English Premier League under fire for inaccessible stadiums

players running after soccer ball in stadium with fans
English Premier League Stadiums Provide Inadequate Accessible Seating

Disability advocates are taking the world’s top soccer league to task for its slow progress in providing sufficient seating at its stadiums for people with mobility disabilities.

In a speech in front of the House of Lords on July 17, Lord Christopher Holmes, a former Paralympic swimming champ, called on sponsors to pull support for the English Premier League until it improves its disability access efforts.

According to the London Mirror, just three of the 20 Premier League’s stadiums have the number of accessible seats they agreed were necessary in a 1998 agreement. That year, the Premier League worked with the Football Task Force to create a guide, known as Accessible Stadia [PDF], setting forth minimum standards for each stadium.

“They are woefully short. We all know who lifted the Premier League trophy, but if you look at the league table for the provision of disabled seats, you see Chelsea in 12th place, Liverpool in 15th and Manchester United in 16th slot,” Holmes said in the speech. “It’s a very different table to points on games won.

“The access guide for stadia sets out minimum requirements for the number of disabled seats which should be provided and the clubs in the Premier League were all part of that taskforce which came up with those numbers.”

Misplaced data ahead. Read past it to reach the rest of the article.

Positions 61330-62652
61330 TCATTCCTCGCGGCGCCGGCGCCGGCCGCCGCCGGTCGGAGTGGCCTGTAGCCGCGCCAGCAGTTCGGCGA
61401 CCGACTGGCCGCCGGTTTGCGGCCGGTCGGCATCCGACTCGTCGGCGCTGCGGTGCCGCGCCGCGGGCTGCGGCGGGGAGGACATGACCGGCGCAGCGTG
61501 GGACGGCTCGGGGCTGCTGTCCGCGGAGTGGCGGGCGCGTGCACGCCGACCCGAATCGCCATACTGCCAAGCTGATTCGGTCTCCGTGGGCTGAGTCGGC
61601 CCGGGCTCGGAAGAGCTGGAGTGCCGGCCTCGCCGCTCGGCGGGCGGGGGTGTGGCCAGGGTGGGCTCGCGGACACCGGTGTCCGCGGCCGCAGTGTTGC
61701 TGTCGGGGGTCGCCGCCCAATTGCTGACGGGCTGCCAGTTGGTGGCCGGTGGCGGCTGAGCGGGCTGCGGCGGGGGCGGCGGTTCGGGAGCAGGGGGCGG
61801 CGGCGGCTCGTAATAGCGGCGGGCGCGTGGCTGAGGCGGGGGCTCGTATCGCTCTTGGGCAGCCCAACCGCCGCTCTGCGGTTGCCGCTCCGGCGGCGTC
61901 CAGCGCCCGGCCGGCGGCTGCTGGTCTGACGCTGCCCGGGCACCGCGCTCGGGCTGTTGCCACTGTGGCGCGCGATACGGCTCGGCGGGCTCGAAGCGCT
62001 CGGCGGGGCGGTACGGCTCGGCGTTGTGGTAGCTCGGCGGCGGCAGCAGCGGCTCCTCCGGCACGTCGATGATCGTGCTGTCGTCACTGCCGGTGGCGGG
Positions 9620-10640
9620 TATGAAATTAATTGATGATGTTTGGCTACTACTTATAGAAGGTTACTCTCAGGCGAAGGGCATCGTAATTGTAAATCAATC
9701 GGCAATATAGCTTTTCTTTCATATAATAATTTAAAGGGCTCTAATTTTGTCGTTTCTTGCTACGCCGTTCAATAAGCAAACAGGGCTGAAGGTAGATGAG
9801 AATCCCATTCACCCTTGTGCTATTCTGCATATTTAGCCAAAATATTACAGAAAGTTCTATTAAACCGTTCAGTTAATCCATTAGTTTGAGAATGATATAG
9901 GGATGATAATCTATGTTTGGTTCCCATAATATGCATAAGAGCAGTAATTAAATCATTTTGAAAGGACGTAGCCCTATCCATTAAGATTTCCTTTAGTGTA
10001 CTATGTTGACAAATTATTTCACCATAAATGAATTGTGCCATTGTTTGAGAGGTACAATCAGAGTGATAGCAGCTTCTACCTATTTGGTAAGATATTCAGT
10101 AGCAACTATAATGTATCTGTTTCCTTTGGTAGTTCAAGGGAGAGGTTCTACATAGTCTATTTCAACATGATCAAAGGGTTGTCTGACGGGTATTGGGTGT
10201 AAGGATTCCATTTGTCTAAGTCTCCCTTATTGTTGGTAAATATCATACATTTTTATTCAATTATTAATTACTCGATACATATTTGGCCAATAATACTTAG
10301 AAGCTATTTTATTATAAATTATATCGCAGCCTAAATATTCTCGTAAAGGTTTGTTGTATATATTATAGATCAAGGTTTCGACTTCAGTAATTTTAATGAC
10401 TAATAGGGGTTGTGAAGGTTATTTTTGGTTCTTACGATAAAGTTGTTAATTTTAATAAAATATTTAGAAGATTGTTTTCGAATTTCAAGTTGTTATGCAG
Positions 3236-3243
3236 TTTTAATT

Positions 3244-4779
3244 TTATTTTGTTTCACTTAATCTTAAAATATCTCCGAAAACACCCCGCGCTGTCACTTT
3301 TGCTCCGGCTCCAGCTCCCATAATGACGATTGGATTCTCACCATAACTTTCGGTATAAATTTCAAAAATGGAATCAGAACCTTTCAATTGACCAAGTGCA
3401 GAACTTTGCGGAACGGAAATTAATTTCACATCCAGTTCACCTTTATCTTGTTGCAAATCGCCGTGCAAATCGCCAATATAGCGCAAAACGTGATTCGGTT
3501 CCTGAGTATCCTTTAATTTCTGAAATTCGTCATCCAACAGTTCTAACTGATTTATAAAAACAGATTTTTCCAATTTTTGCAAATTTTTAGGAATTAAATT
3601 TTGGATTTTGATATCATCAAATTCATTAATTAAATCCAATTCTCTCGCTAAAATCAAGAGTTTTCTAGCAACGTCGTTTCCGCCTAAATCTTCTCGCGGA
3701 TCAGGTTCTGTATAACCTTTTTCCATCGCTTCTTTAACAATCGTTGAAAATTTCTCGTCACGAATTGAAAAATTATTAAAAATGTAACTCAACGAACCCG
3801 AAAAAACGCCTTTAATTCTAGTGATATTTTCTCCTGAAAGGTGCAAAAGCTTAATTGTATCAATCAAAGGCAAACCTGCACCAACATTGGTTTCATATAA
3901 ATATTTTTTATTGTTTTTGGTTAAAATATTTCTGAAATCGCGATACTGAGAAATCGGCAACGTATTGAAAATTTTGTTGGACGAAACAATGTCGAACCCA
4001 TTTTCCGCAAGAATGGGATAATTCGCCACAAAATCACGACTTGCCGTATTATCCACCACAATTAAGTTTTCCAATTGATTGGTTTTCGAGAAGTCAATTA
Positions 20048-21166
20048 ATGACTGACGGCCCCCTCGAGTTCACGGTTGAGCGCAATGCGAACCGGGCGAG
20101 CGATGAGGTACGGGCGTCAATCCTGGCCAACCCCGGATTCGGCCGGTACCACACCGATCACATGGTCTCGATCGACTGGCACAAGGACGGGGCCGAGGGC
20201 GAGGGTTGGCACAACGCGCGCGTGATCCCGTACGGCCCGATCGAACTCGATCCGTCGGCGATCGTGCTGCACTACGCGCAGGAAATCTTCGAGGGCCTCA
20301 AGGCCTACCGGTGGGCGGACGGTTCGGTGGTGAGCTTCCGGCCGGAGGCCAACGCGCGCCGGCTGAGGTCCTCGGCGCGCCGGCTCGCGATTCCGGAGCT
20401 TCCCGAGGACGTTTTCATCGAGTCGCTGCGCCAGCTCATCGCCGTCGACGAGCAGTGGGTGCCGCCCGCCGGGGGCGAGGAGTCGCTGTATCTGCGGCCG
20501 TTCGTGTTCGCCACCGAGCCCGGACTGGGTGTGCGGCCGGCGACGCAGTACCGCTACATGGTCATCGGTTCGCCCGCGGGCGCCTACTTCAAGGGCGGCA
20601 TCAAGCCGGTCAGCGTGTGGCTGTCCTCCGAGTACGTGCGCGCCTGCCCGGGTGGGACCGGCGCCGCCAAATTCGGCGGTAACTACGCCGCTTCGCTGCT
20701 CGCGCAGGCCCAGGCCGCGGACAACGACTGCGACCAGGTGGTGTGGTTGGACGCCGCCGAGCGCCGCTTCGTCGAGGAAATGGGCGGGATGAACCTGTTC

Holmes is a member of the Equality and Human Rights Commission, which in June threatened to take legal action against clubs failing to meet their responsibilities.

Manchester United was also called out for allegedly declining to sell season tickets to people requesting seats in the wheelchair accessible seats.

Manchester United also maintains that the recommended standards only apply to new stadiums. Other teams, including Chelsea, have also argued that they are constrained by the existing architecture in their stadiums.

“Disabled provision lags behind the work against other forms of discrimination and it has been very, very hard going to get the clubs to comply,” David Bernstein, president of the advocacy group Level Playing Field, told the Guardian in a March 2015 investigation into the Premier League’s accessibility policies. “The clubs don’t do it because disabled provision costs money, and they raise the issue of having old grounds.

“But given the money at the top of the game now, this is indefensible.”